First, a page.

Young athlete Marianne Miller of Raleigh appreciates multiple activities to keep her interest in a summer camp.
RDUTennis (www.rdutennis.net), which holds camps at a variety of Triangle locations, has been the camp of choice for Marianne, 9, and her brother, Will, 12.
“It’s not just tennis,” Marianne Miller said recently as she talked about her camp experiences for a story in the February issue of Active Alex. “We also play Capture the Flag and a bunch of games. Inside, sometimes we play Jenga blocks. At one point in time, we get to watch a movie. … Sometimes in the summer you can go to the outdoor pool.”
But when she’s ready to take the court, Marianne is gaining the skills that will help her enjoy the game for a long time.
“Before, I really didn’t know how to play tennis that much. Once I got there and they started teaching me how, I learned a lot,” Marianne said. “It’s really fun going there and playing all different types of games and learning how to do tennis. Before I didn’t know how, and they taught me my forehand and backstroke and my serves.”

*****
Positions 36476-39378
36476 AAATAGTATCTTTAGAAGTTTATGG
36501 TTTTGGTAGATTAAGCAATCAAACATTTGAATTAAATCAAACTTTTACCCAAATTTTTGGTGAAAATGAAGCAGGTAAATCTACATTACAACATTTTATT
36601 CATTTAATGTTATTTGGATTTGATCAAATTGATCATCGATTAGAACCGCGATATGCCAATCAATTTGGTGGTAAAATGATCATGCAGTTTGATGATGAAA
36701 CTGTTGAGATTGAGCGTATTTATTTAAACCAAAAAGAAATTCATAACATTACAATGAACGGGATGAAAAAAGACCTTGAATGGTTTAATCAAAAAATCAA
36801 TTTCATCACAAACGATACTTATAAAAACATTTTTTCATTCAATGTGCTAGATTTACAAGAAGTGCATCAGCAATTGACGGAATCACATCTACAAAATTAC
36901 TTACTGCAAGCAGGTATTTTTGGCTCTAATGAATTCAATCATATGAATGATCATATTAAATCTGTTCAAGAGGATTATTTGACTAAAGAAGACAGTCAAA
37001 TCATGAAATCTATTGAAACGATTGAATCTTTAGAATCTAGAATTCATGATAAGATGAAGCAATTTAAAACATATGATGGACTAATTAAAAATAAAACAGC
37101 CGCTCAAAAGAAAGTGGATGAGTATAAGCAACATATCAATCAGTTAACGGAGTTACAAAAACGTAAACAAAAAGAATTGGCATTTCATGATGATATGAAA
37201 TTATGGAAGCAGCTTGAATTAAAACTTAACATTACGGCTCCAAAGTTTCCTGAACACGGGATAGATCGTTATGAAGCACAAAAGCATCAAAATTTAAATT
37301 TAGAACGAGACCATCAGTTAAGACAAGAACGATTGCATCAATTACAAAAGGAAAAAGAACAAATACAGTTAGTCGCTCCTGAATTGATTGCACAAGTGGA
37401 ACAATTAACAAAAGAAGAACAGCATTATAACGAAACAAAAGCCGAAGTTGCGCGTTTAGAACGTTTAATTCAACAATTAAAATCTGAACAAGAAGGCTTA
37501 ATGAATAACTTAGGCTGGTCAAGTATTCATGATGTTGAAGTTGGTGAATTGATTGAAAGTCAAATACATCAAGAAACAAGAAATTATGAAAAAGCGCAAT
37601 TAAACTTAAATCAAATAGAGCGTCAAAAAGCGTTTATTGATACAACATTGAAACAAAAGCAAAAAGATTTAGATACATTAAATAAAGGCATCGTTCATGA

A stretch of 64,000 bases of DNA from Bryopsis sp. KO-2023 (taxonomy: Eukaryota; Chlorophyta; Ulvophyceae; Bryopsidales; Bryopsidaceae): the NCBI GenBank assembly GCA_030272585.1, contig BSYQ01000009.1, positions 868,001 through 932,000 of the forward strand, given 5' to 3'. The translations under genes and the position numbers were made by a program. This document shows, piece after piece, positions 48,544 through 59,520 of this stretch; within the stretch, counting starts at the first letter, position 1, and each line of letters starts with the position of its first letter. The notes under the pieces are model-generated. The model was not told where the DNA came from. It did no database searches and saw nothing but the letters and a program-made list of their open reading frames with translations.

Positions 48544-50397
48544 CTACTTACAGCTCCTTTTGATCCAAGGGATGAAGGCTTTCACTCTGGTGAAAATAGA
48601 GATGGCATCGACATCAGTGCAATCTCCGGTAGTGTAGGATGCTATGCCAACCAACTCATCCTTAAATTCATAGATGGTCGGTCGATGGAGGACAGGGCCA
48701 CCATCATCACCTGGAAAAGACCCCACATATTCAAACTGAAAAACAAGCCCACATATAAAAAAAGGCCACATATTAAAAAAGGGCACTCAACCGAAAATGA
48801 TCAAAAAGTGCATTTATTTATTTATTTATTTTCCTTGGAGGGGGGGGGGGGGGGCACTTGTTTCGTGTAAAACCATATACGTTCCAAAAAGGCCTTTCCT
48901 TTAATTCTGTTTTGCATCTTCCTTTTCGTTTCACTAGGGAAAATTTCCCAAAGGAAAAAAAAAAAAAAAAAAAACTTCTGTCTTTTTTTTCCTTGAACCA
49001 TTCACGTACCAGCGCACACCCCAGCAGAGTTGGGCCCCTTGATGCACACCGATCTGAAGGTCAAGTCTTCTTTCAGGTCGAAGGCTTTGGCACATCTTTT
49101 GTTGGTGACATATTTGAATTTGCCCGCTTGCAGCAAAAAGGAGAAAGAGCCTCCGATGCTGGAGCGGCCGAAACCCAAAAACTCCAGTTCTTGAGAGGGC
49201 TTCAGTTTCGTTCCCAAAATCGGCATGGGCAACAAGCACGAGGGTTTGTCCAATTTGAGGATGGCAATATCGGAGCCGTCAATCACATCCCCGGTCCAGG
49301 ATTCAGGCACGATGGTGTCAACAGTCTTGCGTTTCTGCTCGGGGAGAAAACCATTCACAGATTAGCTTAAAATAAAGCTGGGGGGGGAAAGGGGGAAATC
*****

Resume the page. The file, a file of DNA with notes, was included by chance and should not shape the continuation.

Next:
Attending a youth sports camp doesn’t require that a child already be proficient at a sport, says RDUTennis owner Brian Rosenthal.
“More so than a private lesson, I think if a child, most children, cannot enjoy the sport in this environment … if they do not like this aspect of it, then they’re not going to like our sport,” Rosenthal says. “So I would say that a camp is the best way to introduce a kid to tennis.”
That’s what worked for Will Miller.
“You really learn a lot of different strokes and how to play tennis,” the 12-year-old athlete said. “At first, I really didn’t know a lot about tennis. Now I know a pretty good amount – doubles, singles, where to hit it, how to serve.”
** Read more about choosing a summer camp in the complete story on ActiveAlex.com. And be sure to check out the more than 40 sports and activities in the “Sports & Activities” list. **